- Only a small amount of this bone-grafting material is needed. Once placed in the site of the missing tooth, it serves as a helpful scaffold your body uses to build more of its own bone in that spot.
- Your implant will be more ideally positioned and may work better. It needs a good, strong foundation with which to fuse. But when teeth are lost, this supporting bone is often lost, too. This loss is often unpredictable and bone grafting limits the change that occurs. In fact that's one of the main benefits of replacing missing teeth with implants: they help prevent bone loss just as a natural tooth does.
- Your implant will look so much better! Think about it: Your original tooth was supported to a certain height by the underlying bone. If that bone is now gone, the replacement tooth is going to be much longer because of the missing bone height. It may not look quite right without that additional support.
So if you want the best-looking and best-functioning implant possible, have no fear of bone grafting. And please contact us to discuss any of your concerns, or schedule an appointment for an implant consultation.
You can read more about this topic in the Dear Doctor magazine article “Can Dentists Rebuild Bone?”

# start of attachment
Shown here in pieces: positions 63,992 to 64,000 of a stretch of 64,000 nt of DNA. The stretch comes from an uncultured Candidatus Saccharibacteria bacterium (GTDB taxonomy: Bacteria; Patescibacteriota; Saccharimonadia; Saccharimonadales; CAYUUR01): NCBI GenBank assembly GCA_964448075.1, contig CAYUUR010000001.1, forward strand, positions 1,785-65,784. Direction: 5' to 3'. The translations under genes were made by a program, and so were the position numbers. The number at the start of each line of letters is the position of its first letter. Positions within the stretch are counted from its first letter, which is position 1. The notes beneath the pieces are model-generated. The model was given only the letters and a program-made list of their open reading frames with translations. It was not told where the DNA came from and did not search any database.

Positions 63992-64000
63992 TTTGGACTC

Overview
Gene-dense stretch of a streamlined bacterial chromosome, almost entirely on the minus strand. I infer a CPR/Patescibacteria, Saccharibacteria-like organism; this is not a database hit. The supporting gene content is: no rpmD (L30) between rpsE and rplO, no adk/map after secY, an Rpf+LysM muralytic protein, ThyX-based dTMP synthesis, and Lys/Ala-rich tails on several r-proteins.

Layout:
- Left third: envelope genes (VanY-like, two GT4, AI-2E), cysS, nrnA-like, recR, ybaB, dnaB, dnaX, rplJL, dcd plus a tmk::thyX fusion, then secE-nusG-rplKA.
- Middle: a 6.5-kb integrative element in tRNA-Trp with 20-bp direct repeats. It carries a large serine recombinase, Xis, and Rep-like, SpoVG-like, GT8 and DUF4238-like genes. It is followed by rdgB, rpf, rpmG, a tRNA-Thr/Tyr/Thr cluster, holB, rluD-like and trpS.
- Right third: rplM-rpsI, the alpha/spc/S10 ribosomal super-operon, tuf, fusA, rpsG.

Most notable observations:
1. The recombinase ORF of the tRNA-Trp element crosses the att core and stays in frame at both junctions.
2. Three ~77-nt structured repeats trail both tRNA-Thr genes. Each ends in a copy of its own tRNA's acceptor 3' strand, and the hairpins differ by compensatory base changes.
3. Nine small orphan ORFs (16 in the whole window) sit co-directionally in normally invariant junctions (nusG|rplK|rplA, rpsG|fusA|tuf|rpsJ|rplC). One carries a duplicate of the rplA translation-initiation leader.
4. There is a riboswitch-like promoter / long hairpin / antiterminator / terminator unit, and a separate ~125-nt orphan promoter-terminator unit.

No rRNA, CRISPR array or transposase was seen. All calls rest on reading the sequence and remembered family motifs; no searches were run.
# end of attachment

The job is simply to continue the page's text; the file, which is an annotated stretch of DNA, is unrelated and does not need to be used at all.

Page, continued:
A dental crown is a tooth-shaped “cap” or cover that we place over a tooth that is badly damaged from trauma or decay to restore its shape, strength, size and functionality. We also use them for cosmetic reasons to improve a tooth's appearance with natural, life-like results. Crowns are generally handcrafted by dental laboratory technicians using high-quality dental porcelains (ceramic materials) that are made to fit on precise replicas (molds) of the prepared teeth. In our office, we generally make temporary crowns to protect the teeth to keep them comfortable and functional while the permanent crown(s) is being made. And once a crown is placed (cemented into position), it fully encases the entire visible portion of the tooth that lies at and above the gum line.
When Are They Necessary?
There are many reasons a crown may be needed. Some of these include:
- To repair a tooth that is worn down, broken or badly damaged by decay or injury.
- To restore a tooth so severely damaged by decay that the tooth's structure is no longer intact enough to place a filling or where a filling can't restore the tooth to its former strength.
- To protect a tooth that has minor cracks or fractures from further damage.
- To create a bridge to replace a missing tooth, in which the teeth on either side, known as abutments, must be “crowned” to attach to the “pontic” (from the French word, “pont” that means bridge).
- To create the visible part of the tooth that sits atop a dental implant.
- To improve the appearance of a tooth providing a more appealing shape and color.